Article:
Day 3: Kompong Thom to Kompong Cham

We left Kampomg Thom after breakfast, and looked forward to a slightly shorter day than the previous one, about 150km. It was also by far the most perfect one riding-wise. We started with two hours of riding on paved tarmac, which was a bit dull. We took a short break to stop to see a some sculptors carving out gigantic statues of the Buddha. I was also surprised to see a few little statues of the Hindu god Ganesha.



On we continued across paddy fields, kicking up a lot of dust, dodging potholes and getting our first introduction to some slippery surfaces. It was a little unnerving at first, but I soon adapted. The potholes were always the worst at the beginning and end of every road through a village.

Our next stop was at a village where a large group of children gathered to stare at us curiously. Chea bought a bag of sweets which Nicole distributed amongst them. A bicyclist with a cart playing some music passed us, and Chea told us that it was an ice cream seller. A curious similarity with the US! Another cart was parked close by, who had a sort of moving target which you could shoot with a fake gun. The prize was an ice cream lolly. The target was divided up into numbers, and hitting the lowest number got you a prize. I managed to hit a 1 and won four ice creams. I distributed them to the watching children, whose faces broke out with delight. I wished I had enough ice cream for all of them!



We made off after this brief rest. Starting to ride again after a break always feels so much better. I feel more refreshed and more confident on surfaces that were challenging an hour before. For the next couple of hours, we went over what was the most challenging terrain I’ve ridden as a beginning dirtrider. It was full of lots of ruts and pot holes, and slippery sand and mud which made the rear wheel slide around a lot. It also kicked up a lot of dust, so that at times I could barely see a few feet in front of me. All I could do was to pin the throttle and try my best to follow Chea’s lines. While difficult it was also exhilarating. Maybe I like a little bit of unusualness and drama in my riding to be truly enjoying it. This route also had a few uphill and downhill changes, which had been few and far between in the mostly flat terrain so far. After about two hours, we rode uphill to a temple complex and parked. The view made me gasp.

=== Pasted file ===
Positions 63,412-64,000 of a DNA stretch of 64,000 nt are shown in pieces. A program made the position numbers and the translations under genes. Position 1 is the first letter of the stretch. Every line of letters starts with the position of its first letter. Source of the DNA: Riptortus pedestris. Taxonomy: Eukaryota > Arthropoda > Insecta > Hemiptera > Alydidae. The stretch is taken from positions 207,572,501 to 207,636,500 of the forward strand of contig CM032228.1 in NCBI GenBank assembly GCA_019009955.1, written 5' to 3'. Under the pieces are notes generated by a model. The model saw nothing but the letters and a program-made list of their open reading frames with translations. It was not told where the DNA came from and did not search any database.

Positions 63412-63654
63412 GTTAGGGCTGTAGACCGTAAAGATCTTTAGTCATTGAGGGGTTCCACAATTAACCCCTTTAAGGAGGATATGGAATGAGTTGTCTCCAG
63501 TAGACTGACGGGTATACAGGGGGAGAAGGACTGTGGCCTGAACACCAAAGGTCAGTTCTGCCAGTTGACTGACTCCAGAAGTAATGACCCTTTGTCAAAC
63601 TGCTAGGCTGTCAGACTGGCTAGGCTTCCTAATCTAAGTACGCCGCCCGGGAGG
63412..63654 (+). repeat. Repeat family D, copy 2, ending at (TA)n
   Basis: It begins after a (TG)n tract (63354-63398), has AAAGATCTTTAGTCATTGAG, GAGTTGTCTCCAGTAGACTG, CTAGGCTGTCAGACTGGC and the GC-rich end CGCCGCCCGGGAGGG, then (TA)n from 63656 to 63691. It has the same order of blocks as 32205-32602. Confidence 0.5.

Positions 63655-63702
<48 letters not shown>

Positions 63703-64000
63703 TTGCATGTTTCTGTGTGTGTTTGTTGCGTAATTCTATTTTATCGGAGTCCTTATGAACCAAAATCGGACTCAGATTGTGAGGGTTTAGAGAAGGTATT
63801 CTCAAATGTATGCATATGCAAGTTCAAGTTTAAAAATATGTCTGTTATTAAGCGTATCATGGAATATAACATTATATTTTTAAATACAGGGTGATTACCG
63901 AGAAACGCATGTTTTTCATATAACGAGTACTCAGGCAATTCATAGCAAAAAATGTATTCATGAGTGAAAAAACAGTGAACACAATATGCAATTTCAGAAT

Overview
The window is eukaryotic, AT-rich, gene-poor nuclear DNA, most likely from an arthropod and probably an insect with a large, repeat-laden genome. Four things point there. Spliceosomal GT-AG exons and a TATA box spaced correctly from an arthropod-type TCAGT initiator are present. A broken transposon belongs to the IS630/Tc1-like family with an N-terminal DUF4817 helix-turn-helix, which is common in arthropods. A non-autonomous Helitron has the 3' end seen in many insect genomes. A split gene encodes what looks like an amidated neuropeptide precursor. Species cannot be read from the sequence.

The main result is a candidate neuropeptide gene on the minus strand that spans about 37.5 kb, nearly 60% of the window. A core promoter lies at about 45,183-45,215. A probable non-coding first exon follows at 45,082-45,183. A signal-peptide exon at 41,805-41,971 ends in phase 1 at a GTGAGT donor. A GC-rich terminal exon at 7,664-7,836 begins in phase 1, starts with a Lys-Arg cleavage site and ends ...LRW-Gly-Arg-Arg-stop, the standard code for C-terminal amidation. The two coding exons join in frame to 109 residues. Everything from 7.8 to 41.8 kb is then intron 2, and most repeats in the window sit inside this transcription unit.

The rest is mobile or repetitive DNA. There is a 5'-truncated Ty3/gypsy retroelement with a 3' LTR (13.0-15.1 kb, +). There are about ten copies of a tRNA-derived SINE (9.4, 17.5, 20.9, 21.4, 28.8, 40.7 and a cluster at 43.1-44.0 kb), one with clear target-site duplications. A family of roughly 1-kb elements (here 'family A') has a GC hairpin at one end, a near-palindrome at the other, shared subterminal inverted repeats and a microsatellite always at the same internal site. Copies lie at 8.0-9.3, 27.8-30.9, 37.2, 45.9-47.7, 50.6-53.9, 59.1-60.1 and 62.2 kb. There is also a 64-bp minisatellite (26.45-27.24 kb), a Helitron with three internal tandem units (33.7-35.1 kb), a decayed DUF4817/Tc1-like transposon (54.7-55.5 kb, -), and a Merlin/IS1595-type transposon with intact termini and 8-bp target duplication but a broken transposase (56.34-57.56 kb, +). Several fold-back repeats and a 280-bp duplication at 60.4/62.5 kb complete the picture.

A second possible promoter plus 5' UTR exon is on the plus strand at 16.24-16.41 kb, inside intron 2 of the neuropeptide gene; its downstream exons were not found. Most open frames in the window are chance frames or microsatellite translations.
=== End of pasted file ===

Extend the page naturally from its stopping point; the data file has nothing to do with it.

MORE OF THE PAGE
Spread out ahead us in the distance was the Mekong river. It was blue and calm and an amazing tonic for the senses. There were long flights of stairs that led down from where we were to the sandy banks of the river. The stairs were fringed by giant luminous green serpent carvings. There were lush palm trees everywhere. Green trees, blue river, golden sands, clear skies… this was bliss. This was our last stop for the day and we stayed a long time. The others relaxed and lounged around, drinking Cokes and taking pictures. I went off with Pich down the long flight of stairs to the Mekong to touch its waters. This has always seemed very symbolic to me. I had now touched one of the most famous, important rivers in southeast Asia. I was very far from home indeed!


This burst of enthusiasm was dampened a bit by the prospect of climbing back up 300 steps in motorcycle boots, but we managed. I was sweating profusely at the top, but it didn’t matter. This was a beautiful day so far. I spent some more time walking around and looking at the temples. Most of them were closed, but the outsides were splendid enough that I didn’t mind.




When we finally left for the hotel for the last 25 odd km stretch to the hotel, I felt like the day had offered all that it could have. I couldn’t have been more wrong. Those last 25km were the magical ones I have ridden in a long time. We rode on perfectly paved roads fringed with lush green trees shading it from the sun, through an endless stream of houses with people going about their everyday lives, trees dripping with fruit, occasional glimpses of the river, children bicycling past¦. Why would anyone want to live anywhere else? It was obvious that these villages were abundant with natural riches. Perhaps their proximity to the Mekong contributed to this a great deal. They had fruit and fish, easy access to the temple and the city. They all looked so peaceful and happy. I was grateful for having had the opportunity to have experienced it. I believe this is what they call getting into a zen mode where everything feels perfect and your worries lift away and life is simple and serene. For a few brief moments, I was a part of their lives, as they looked up from whatever they were doing towards the noisy motorcycles that roared past. At this moment, I knew that I had reached the peak of joy that this journey would bring me.

At the end of our day’s ride was our hotel, where our room had a perfect view of the Mekong. Our guides had chosen well! A beer and a hot shower later I felt more like a human.